NATIONAL HARBOR, Md. -- Though they haven't shut the door on possibly trading for a controllable, front-line starting pitcher, the Braves came to this week's Winter Meetings with the sense they have already completed the heavy-lifting portion of the offseason.
"We're just kind of in a situation where if something good comes our way, we can be opportunistic," Braves general manager John Coppolella said. "If it doesn't, we saw [team vice chairman] John Schuerholz get the Hall of Fame nod. It's been a great Winter Meetings even if we do nothing."
The Braves have attempted to trade for Chris Sale at different points over the past three years and they obviously have done their due diligence this offseason by keeping tabs on what it might cost to acquire the ace of the White Sox, who can be controlled for each of the next three seasons at an average cost of $13 million per year.
While the White Sox are wise to at least explore what enhanced return they might get during a winter when the starting-pitching free-agent market is weak, they also don't have to trade Sale. Thus, it's understandable that they have said any return from the Braves would have to include Dansby Swanson, Atlanta's top prospect. And it's also understandable why the Braves have not shown any interest in moving their highly touted young shortstop who could prove to be one of their most valuable pieces for at least each of the next six seasons.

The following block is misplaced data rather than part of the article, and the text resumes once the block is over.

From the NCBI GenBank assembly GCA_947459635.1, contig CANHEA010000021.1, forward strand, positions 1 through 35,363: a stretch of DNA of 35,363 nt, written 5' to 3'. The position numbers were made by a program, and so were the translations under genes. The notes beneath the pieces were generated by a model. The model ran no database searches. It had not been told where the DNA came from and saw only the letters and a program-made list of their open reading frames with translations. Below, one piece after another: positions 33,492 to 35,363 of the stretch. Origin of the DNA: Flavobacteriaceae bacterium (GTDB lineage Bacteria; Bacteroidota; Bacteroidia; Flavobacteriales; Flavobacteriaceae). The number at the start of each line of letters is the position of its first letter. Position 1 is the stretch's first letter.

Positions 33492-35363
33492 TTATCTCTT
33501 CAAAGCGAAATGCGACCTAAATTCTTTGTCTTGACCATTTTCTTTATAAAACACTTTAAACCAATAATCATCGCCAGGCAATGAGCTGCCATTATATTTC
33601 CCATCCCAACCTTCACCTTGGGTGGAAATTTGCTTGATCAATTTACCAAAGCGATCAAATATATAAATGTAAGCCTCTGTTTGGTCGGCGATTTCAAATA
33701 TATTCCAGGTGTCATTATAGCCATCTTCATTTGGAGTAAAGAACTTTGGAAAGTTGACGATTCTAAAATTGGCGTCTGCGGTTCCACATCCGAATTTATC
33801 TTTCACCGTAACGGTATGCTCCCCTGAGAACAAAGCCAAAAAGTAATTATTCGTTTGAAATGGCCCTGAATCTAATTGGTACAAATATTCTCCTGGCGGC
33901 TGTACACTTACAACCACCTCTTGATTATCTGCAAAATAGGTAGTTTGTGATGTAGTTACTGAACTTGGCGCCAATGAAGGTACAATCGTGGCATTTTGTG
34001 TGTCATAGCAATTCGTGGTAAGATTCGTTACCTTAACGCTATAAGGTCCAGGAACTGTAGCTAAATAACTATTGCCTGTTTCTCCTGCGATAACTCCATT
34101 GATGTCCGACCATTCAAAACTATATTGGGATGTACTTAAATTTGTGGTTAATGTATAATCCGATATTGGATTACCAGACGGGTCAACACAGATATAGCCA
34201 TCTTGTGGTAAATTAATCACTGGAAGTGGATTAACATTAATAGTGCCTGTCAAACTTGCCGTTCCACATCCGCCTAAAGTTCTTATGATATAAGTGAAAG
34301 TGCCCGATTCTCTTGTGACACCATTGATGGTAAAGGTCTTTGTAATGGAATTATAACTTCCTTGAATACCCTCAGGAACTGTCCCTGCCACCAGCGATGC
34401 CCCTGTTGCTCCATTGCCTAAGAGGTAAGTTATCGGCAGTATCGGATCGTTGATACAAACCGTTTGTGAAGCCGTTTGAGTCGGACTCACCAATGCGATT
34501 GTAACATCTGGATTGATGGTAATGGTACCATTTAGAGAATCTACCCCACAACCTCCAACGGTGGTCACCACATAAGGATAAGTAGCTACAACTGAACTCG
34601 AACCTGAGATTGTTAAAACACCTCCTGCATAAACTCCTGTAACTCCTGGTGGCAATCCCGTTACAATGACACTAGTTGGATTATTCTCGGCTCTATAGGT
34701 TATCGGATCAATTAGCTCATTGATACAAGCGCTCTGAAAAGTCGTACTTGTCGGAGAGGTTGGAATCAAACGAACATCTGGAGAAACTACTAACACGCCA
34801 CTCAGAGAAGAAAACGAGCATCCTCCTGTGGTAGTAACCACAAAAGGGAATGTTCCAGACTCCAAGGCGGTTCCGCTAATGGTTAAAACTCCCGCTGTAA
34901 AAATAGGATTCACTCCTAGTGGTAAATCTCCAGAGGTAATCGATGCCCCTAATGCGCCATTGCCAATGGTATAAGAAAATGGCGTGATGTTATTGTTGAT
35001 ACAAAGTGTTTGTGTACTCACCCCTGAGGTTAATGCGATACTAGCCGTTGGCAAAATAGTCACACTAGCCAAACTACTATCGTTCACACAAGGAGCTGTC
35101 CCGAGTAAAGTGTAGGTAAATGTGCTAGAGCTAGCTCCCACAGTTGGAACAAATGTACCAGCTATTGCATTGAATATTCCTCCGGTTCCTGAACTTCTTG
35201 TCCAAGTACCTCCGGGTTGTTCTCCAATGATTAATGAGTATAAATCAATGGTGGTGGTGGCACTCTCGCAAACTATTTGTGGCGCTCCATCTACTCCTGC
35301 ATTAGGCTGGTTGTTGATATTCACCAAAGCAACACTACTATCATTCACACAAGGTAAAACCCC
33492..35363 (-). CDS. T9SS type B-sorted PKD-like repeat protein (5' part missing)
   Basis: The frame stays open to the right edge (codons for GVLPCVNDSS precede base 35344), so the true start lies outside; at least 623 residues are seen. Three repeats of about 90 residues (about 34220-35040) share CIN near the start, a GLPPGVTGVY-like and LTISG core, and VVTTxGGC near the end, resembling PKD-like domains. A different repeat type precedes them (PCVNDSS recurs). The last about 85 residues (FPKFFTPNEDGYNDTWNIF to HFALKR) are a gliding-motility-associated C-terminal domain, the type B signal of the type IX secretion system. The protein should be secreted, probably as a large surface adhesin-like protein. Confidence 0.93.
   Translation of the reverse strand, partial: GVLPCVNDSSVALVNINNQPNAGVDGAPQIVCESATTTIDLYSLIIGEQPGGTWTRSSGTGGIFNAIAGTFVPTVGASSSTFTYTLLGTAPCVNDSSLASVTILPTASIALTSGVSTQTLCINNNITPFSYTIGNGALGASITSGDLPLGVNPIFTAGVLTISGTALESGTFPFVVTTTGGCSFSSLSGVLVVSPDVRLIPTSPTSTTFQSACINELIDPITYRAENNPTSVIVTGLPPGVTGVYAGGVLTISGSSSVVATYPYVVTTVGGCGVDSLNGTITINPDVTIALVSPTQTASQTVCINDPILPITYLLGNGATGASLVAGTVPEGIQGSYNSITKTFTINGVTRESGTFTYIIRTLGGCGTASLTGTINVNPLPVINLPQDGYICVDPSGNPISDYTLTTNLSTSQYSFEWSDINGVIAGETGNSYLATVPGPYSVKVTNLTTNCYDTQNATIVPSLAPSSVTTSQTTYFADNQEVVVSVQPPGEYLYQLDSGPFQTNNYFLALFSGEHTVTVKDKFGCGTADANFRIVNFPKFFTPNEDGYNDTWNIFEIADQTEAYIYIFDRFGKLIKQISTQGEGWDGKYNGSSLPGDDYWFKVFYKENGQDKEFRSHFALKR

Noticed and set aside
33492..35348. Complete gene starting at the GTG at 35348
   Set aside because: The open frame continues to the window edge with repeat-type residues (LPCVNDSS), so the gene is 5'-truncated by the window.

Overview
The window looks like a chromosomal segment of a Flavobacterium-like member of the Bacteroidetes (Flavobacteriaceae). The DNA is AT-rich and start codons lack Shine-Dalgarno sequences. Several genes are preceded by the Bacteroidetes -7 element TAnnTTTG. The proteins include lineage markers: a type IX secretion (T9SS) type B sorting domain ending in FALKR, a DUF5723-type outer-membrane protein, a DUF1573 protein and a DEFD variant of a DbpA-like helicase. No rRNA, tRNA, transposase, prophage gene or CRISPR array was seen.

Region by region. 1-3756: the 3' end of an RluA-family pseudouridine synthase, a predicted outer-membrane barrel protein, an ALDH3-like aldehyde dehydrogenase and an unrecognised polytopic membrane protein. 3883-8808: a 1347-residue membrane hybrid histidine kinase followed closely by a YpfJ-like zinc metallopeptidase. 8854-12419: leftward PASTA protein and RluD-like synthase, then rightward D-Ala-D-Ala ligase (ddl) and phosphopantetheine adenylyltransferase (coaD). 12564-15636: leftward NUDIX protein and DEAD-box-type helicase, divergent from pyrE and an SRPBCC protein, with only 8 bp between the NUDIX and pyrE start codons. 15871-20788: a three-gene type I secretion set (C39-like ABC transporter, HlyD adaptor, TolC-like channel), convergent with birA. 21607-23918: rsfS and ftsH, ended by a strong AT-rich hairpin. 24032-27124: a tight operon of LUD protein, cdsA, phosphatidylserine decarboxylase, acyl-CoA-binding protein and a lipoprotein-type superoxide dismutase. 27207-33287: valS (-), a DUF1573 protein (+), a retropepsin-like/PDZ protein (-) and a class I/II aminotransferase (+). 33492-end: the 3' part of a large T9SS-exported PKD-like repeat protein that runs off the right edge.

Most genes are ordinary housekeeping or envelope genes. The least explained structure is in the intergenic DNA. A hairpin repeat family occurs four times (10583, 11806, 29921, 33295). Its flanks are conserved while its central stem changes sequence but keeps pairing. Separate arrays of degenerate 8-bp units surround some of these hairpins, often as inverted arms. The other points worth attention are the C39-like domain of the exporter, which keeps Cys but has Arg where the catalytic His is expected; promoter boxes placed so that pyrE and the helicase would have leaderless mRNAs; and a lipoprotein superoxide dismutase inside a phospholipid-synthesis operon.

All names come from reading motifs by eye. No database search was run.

The Braves have also asked about the availability of two other controllable top starters -- Rays right-hander Chris Archer and A's right-hander Sonny Gray. The cost would not be as significant as the one required to acquire Sale. But for now, the cost for each still exceeds the comfort zone of Coppolella and Braves president of baseball operations John Hart, who have spent the past two years compiling an impressive prospect crop.
"When you meet the asking prices that are out there for these guys at this time, it's going to put a hole in your system," Coppolella said. "It's not going to be easy. They're not just going to hand these guys over to the Braves or any other team. We'll see. If the price meets what we're trying to do, I think we will strike. We're not afraid to make a deal. But we don't want to undo what we spent two years trying to do."
The Braves believe they have already significantly upgraded their rotation by acquiring Bartolo Colon, Jaime Garcia and R.A. Dickey this offseason. An acquisition of Sale, Archer or Gray would provide an even bigger boost, but it would do so at a heavy cost and at a time when this rebuilding club is not necessarily just one piece away from being a legitimate World Series contender.
"Does that one guy take us to where we now become the team to beat? I don't think so," Hart said. "Does it make us better and gives us a chance to be better? Absolutely, but at what price? Does it deviate so far from our plan that we have in place? To move that bulk and magnitude of young players to acquire [a top starter], I don't think it makes sense for us right now."
Mark Bowman has covered the Braves for MLB.com since 2001. This story was not subject to the approval of Major League Baseball or its clubs.